(Story refiles from August 3rd instance to add new paragraph 5)
(Reuters Health) - Women with a common ovary problem should be screened for blood sugar and cholesterol problems, but a new survey of obstetricians and gynecologists found few were ordering those tests.
In the U.S., up to 12 percent of women have polycystic ovarian syndrome (PCOS), a hormone disorder that causes irregular periods, acne, weight gain, and difficulty getting pregnant. Most women with PCOS have multiple cysts on their ovaries.
They’re also at increased risk for cholesterol and blood sugar problems, the researchers write in the American Journal of Obstetrics and Gynecology.
“Recognition of these abnormalities can allow the provider and the patient to work together to determine the next steps in health care improvement including nutritional changes and exercise, weight loss, starting a medication, and/or referral to a specialist,” said lead author Dr. Amy Dhesi of Kaiser Permanente Los Angeles Medical Center.
Dhesi worked on the study while at Rutgers - New Jersey Medical School in Newark.
The American Congress of Obstetricians and Gynecologists (ACOG) recommends that all women with PCOS get screened every two to five years for high blood sugar and every two years for high cholesterol.
The tests recommended are a 2-hour glucose tolerance test and a fasting lipid profile, but many doctors use less sensitive blood sugar tests that may not pick up on early issues.
In an online survey, Dhesi and her team asked gynecologists what tests, if any, they would order for PCOS patients at a first visit, and what follow-up tests they would conduct.
The research team got complete responses from 157 physicians. About half said at least 10 percent of their patients have PCOS. About 22 percent said they would not order any screening test at the first visit for at least half of their PCOS patients.
The most common tests doctors used to screen for blood sugar issues in PCOS patients were the less sensitive hemoglobin A1C, which shows the average blood sugar level over the past few months, and fasting glucose tests.
Only 7 percent said they would order a 2-hour glucose test for at least the majority of their PCOS patients at the first visit.
The doctors were more compliant with cholesterol testing recommendations; 54 percent said they would order a fasting lipid profile in at least half of their PCOS patients.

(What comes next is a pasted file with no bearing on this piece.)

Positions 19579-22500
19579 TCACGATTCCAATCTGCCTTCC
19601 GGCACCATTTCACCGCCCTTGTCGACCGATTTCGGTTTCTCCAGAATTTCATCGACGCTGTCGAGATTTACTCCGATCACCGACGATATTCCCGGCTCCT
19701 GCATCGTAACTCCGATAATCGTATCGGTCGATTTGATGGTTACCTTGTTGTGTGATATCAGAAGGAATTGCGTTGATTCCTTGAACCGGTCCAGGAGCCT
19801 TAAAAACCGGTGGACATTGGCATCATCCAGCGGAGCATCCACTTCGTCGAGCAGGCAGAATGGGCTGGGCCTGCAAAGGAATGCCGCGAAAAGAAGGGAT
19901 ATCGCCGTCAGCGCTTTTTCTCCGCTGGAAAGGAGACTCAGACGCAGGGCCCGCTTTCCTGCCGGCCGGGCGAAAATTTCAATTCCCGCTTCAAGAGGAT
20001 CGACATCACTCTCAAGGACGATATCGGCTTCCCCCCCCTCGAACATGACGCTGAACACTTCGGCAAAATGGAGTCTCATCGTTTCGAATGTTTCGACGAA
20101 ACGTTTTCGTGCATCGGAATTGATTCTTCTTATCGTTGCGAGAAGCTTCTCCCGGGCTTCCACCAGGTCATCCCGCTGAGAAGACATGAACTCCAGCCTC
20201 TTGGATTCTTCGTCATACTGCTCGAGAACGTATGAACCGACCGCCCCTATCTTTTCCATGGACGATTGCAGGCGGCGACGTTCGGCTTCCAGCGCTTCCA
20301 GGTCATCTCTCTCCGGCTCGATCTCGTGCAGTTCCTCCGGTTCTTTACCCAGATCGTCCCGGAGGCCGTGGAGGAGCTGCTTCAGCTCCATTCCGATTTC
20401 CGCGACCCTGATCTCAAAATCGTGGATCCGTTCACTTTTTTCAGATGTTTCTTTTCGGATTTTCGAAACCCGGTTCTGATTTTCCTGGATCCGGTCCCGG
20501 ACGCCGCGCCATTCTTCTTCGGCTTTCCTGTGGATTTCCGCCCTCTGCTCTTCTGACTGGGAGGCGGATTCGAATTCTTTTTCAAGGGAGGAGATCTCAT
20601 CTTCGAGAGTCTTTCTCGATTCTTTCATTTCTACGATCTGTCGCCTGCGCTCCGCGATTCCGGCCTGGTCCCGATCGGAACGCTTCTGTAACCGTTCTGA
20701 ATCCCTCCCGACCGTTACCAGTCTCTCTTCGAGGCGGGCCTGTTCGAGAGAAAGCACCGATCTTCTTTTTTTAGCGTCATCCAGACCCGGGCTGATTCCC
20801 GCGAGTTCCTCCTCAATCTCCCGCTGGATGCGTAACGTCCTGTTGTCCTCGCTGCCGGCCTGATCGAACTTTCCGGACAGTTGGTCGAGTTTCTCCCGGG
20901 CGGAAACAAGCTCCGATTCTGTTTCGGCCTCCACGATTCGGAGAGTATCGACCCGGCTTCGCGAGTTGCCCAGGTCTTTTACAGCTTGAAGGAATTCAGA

Only nine of the doctors said they typically order both a lipid profile and a 2-hour oral glucose tolerance test at the initial visit for most patients with PCOS.
The main reason doctors gave for not ordering 2-hour oral glucose tolerance tests was that it’s inconvenient for patients. Also, more than one in five doctors said glucose test results would not affect how they treat the patient.
Most said they wouldn’t order a repeat blood sugar test unless the patient’s medical history changed.
But 76 percent said they would order repeat cholesterol tests even in PCOS patients with normal cholesterol levels.
Dr. Richard Legro, vice-chair of research at Penn State University College of Medicine in Hershey, emphasized the importance of catching blood sugar and cholesterol issues in the early stages.
“Early detection can lead to prevention of developing diabetes and heart disease,” said Legro, who wasn’t involved with the new study. “Patients are more likely to change their lifestyle when they know they have a related abnormality.”
Legro told Reuters Health by email that follow up tests are vital to monitor how these issues may change and if they are improving with treatment.
Dhesi said it’s important for PCOS patients to talk to their doctors about possible health risks and monitoring for them.
“It is important for patients with PCOS and their health care providers to discuss the common metabolic abnormalities associated with PCOS . . . and work towards a common goal to improve their health for the future,” Dhesi told Reuters Health by email.
SOURCE: bit.ly/2atNfZO American Journal of Obstetrics and Gynecology, online July 22, 2016.
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